In the back of the mind of every person who buys a car new is that the value is going to plummet after a few years. There are a number of cars that keep their value reasonably well and Edmunds has just released a list of new cars that should hold their value well.
Unfortunately, there is very little hedging against depreciation when buying a car, except possibly for buying an Aston Martin or Ferrari that will be worth many times the purchase price decades later. However, according to USA Today, there are some cars that hold their resale value fairly well. The annual list of new cars Edmunds believes will depreciate least has just been released. Unsurprisingly, Japanese car makers were well represented; four vehicles each from Honda and Toyota, including their sub-brands, and two Subarus were on the list.
The brands with the most models were BMW and Ford, both with five cars on Edmunds’ list of cars that hold resale value well. However, only two BMW models were BMW; three were Mini.
Edmunds’ survey forecasts how much of the original MSRP a car will retain after five years, based on how well previous models did. Only four were forecast to hold 50 percent or better. The Honda Civic and MiniCooper both held 50 percent of MSRP. The Honda CR-V and Toyota Tacoma topped the list, with the CR-V projected to hold 54.6 percent of its value and the Toyota Tacoma projected to retain 57.3 percent of its value.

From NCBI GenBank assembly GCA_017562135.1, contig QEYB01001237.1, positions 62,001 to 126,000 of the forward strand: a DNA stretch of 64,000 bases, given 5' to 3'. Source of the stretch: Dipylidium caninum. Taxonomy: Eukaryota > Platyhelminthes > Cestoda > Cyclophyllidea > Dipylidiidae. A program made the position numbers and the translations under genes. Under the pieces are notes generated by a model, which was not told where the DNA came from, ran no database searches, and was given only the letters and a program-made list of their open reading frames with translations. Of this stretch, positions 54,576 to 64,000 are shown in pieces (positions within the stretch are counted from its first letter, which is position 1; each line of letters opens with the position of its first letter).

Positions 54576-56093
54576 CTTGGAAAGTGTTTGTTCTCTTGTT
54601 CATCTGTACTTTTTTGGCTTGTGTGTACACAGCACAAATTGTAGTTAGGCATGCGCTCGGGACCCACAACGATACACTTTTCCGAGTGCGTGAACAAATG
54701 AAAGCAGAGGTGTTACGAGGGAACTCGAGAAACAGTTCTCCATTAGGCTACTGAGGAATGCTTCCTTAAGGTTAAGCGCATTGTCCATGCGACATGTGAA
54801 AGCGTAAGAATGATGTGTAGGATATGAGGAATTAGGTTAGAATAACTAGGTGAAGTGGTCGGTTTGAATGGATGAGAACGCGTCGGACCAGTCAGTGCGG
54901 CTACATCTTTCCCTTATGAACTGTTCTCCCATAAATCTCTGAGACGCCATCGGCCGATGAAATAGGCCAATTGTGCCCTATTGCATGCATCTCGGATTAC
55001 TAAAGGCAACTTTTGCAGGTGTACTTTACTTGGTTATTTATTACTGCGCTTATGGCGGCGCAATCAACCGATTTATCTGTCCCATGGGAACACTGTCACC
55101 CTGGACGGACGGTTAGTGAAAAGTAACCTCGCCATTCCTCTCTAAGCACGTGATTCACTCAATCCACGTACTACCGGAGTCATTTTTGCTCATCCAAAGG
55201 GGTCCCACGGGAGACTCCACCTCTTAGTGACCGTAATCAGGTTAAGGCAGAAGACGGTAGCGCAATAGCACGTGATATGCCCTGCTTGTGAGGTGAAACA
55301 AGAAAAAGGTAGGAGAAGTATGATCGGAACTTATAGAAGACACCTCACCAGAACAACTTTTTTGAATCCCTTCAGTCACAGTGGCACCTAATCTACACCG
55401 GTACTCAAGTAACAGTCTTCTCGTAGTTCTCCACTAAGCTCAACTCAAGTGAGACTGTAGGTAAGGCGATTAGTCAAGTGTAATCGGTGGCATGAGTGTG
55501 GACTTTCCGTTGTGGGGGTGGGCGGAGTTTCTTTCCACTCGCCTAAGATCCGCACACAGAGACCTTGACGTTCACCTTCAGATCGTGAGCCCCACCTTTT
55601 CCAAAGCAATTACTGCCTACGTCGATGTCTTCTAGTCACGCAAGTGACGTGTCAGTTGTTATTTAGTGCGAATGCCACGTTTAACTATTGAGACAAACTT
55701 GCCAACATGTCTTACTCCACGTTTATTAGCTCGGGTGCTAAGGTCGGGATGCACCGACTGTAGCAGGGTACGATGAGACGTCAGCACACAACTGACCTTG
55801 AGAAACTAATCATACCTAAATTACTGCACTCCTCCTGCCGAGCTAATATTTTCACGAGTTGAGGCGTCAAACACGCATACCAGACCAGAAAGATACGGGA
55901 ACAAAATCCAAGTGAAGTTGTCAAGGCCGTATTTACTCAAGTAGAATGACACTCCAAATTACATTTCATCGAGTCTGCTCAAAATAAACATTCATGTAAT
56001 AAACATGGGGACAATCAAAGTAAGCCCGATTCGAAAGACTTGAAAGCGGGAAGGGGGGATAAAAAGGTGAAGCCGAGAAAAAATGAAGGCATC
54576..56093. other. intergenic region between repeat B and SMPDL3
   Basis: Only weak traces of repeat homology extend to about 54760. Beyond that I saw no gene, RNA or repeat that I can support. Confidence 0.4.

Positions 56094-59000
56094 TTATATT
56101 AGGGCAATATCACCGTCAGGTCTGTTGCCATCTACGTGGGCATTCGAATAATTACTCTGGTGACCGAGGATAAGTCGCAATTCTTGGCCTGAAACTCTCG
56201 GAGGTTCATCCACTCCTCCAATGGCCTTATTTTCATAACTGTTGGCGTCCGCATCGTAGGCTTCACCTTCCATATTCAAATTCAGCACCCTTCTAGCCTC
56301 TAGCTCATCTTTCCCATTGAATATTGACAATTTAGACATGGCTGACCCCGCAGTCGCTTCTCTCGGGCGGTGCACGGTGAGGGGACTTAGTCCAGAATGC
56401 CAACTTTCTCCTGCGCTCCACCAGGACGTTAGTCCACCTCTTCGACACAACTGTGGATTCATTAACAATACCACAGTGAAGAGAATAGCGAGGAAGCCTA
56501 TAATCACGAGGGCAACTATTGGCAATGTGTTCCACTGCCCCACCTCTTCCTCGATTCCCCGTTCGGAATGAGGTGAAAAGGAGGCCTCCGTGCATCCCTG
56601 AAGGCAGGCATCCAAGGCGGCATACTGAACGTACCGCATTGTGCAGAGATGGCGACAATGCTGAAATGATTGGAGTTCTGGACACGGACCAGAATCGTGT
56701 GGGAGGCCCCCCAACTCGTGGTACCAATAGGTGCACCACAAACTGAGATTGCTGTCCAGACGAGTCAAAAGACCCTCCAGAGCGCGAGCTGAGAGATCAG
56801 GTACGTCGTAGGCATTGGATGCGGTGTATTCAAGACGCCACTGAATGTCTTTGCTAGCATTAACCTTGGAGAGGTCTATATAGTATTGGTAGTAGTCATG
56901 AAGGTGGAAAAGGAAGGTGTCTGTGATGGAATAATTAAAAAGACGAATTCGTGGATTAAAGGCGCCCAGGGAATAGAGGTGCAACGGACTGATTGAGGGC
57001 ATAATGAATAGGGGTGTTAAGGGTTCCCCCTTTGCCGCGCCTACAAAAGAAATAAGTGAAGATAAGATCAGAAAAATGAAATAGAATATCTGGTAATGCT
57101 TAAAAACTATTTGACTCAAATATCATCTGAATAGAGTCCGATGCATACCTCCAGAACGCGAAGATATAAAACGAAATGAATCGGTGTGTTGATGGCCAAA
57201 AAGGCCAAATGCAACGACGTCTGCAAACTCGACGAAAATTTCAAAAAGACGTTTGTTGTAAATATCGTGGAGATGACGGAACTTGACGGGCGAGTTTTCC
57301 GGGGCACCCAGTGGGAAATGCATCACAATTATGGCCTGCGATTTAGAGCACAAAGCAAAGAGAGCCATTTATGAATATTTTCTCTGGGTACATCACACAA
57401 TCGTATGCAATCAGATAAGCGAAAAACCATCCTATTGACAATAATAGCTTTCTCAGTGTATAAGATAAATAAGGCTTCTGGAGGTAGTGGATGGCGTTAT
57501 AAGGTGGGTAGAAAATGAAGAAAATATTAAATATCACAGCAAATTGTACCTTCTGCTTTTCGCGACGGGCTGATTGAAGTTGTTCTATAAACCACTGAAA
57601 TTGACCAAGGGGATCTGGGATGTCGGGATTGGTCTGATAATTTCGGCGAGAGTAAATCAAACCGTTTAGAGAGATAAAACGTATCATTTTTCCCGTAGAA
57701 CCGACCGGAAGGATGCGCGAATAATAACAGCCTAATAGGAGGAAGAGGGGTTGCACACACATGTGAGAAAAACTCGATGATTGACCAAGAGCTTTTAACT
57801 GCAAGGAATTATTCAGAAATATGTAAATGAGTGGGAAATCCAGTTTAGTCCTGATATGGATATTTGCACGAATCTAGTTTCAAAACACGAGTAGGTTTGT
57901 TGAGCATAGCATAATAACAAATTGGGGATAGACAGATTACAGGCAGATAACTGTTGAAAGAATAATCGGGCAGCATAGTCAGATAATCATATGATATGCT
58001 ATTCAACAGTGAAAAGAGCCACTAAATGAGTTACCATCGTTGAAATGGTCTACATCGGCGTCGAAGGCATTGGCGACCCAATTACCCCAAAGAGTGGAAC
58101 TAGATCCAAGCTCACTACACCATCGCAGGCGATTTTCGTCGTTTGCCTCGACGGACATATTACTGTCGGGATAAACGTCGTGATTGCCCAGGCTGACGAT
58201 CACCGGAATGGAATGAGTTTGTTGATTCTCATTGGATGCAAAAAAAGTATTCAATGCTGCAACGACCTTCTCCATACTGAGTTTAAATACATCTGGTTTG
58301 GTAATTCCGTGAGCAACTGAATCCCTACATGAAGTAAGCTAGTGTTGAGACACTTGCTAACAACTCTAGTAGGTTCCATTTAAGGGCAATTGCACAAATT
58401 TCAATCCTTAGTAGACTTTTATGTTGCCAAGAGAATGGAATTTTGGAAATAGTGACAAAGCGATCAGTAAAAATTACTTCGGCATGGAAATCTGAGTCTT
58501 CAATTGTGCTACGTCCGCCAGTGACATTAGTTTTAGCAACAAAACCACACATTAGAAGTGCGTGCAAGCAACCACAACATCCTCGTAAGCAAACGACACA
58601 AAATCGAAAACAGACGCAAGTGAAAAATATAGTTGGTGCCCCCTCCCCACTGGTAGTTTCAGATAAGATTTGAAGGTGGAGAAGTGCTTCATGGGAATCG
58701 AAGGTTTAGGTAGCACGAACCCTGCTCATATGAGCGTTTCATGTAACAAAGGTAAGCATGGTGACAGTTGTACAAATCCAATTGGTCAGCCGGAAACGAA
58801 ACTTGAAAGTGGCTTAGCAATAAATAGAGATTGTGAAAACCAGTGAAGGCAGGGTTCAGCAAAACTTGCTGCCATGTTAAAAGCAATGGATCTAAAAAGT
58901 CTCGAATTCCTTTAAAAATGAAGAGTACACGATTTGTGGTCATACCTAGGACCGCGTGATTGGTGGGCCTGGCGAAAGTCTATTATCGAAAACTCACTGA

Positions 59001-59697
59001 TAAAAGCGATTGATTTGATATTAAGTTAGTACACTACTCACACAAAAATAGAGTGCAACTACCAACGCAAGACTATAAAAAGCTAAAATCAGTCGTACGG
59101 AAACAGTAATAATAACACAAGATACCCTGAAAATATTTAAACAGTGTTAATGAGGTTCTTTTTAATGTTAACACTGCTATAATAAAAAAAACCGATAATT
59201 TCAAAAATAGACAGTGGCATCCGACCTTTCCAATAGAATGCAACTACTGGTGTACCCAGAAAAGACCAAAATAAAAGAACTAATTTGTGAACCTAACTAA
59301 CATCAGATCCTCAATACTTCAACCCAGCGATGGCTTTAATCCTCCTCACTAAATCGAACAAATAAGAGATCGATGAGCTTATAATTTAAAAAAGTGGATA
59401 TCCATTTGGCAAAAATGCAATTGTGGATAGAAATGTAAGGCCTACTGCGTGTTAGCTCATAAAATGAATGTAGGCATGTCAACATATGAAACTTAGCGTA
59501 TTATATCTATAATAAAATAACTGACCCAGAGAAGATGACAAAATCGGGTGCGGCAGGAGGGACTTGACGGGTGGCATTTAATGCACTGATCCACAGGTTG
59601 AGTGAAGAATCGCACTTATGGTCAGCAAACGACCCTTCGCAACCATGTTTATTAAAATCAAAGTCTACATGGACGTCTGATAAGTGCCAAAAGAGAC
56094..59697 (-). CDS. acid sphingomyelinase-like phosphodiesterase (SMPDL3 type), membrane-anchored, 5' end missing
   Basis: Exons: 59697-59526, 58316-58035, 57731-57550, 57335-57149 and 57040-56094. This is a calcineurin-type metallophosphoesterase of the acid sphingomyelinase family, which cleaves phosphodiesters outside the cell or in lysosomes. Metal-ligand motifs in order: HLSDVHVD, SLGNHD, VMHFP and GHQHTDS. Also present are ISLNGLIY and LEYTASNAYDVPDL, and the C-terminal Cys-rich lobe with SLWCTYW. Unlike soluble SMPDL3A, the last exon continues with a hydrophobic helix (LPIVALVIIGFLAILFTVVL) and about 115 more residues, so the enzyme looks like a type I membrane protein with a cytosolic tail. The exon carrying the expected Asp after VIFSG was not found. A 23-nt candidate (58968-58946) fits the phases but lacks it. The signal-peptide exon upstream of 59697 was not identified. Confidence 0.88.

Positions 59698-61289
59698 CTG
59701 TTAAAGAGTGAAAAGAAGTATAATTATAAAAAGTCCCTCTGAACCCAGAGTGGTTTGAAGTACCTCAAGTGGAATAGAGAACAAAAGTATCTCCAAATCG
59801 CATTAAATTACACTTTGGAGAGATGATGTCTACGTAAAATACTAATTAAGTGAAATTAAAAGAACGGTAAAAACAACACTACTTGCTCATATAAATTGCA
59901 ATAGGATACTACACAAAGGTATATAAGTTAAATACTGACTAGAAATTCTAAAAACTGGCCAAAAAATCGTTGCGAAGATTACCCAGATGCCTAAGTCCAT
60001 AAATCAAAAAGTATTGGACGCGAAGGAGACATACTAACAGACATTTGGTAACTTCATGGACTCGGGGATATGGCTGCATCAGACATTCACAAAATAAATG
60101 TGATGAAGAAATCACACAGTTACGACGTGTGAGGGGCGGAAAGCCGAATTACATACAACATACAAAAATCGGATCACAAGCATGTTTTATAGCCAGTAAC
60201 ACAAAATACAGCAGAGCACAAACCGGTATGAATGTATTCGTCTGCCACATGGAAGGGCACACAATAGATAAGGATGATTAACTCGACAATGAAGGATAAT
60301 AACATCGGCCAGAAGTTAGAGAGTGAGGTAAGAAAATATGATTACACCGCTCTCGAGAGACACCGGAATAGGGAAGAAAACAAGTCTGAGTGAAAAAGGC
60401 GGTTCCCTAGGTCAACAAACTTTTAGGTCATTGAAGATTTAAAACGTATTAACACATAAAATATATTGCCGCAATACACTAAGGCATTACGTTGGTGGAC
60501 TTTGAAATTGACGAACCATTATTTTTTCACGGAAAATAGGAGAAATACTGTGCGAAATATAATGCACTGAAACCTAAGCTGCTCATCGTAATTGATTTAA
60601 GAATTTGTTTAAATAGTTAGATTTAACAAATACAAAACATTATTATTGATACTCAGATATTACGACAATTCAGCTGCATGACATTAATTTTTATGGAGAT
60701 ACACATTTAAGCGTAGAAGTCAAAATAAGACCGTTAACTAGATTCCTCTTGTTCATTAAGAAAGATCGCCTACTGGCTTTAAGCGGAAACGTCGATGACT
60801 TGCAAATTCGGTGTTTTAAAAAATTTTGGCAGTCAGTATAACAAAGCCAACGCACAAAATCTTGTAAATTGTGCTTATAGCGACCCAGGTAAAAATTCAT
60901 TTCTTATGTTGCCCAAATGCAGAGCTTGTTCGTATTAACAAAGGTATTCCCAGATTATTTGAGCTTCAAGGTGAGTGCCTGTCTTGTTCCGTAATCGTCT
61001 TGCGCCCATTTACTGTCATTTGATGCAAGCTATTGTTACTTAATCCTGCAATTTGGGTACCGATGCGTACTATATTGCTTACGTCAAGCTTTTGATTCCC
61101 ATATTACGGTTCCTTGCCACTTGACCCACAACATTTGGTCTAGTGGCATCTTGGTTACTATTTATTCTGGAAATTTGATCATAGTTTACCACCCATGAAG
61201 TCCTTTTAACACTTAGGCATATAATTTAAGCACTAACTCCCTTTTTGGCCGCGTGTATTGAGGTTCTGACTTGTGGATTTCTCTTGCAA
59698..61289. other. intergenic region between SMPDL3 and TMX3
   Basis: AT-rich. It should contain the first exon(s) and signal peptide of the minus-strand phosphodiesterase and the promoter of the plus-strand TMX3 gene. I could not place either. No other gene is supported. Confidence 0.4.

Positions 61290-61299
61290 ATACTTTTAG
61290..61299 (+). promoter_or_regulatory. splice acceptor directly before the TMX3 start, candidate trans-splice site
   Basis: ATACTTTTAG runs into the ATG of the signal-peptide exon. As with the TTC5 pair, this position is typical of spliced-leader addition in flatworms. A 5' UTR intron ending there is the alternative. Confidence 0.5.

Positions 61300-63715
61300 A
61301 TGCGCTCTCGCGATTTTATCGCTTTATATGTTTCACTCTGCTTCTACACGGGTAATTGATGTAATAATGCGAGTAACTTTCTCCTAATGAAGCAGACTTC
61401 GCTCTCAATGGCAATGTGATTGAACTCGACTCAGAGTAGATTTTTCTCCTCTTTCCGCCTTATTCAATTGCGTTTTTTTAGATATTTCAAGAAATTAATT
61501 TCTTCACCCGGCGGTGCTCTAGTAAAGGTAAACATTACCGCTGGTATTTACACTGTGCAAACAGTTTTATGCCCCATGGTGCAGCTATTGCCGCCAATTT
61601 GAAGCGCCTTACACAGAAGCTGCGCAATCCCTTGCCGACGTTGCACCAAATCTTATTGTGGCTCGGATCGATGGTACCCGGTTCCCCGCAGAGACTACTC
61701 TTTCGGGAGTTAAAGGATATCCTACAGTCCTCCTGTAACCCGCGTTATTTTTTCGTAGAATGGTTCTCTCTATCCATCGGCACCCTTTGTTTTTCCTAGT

The lowest projected value retention for cars on Edmunds’ list were for the Cadillac CTS, at 42 percent, and the BMW 3 series wagon, at 42.7 percent.
Seems about right
The Honda CR-V and Toyota Tacoma are consistently rated highly for holding resale value, so it is no surprise Edmunds put them at the top of its list.
Kelly Blue Book releases a similar survey, projecting resale value in five years. The Honda CR-V also was close to the top of KBB’s survey in 2011, according to CNN, with the CR-V projected to hold 46.8 percent of its value. The Toyota Tacoma was also projected to hold its value very well, as KBB projected the 2011 Tacoma to hold 44.5 percent of its resale value after five years.
The CR-V placed seventh overall in KBB’s 2012 resale value survey, as the 2012 edition is projected to keep 43.5 percent of its value after five years. The Tacoma placed third, with a projected 49 percent of value retained after five years. The number one pick, curiously enough, was the 2012 Jeep Wrangler, which Kelly Blue Book projects will keep 55 percent of its value after five years.